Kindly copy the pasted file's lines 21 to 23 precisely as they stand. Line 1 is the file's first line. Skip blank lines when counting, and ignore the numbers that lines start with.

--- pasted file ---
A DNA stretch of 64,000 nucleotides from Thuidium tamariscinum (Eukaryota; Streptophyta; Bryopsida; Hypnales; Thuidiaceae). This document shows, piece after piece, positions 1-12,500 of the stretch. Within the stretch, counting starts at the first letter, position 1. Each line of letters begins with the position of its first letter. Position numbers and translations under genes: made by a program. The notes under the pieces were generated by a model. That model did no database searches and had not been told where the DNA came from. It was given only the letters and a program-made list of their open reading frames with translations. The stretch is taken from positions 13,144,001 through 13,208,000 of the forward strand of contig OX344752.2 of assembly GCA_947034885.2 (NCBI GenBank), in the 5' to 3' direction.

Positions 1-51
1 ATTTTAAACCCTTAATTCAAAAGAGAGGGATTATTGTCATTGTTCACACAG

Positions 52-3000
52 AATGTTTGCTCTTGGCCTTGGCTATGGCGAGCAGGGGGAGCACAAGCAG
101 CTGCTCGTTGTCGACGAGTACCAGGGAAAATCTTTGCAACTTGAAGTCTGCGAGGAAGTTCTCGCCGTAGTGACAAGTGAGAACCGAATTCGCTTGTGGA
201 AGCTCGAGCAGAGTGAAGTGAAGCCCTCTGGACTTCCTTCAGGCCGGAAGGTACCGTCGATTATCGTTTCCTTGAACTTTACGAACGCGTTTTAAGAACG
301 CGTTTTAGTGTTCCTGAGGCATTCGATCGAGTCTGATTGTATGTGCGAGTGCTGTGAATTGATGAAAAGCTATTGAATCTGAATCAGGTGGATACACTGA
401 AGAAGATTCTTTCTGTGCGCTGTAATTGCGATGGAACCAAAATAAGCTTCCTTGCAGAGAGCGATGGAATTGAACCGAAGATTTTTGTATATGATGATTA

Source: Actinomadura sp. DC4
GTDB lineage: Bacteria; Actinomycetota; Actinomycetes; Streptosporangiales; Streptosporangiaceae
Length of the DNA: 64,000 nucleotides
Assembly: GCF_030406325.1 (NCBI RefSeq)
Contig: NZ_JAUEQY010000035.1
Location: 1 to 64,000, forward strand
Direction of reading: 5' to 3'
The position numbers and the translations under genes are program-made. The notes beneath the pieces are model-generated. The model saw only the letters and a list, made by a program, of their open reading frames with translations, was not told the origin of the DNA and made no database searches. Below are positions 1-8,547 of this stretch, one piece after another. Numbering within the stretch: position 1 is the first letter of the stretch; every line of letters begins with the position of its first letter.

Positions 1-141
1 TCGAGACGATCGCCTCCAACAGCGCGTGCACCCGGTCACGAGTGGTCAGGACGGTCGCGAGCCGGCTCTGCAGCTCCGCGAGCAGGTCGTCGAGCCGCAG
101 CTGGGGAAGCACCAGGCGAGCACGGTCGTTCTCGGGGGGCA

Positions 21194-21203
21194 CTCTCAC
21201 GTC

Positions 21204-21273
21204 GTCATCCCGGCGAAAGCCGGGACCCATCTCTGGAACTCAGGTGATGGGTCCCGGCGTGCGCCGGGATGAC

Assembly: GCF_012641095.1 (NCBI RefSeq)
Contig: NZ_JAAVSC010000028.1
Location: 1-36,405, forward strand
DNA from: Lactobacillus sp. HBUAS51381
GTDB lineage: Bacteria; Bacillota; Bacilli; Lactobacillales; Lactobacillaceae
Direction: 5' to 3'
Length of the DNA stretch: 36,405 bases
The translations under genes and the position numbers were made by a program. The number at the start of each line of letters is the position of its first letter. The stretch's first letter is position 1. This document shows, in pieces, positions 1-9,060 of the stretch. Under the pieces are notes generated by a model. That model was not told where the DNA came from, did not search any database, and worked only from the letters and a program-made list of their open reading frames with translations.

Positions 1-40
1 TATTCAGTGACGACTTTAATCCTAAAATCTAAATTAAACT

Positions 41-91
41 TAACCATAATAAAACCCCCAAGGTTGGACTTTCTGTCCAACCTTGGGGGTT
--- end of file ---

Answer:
Positions 21194-21203
21194 CTCTCAC
21201 GTC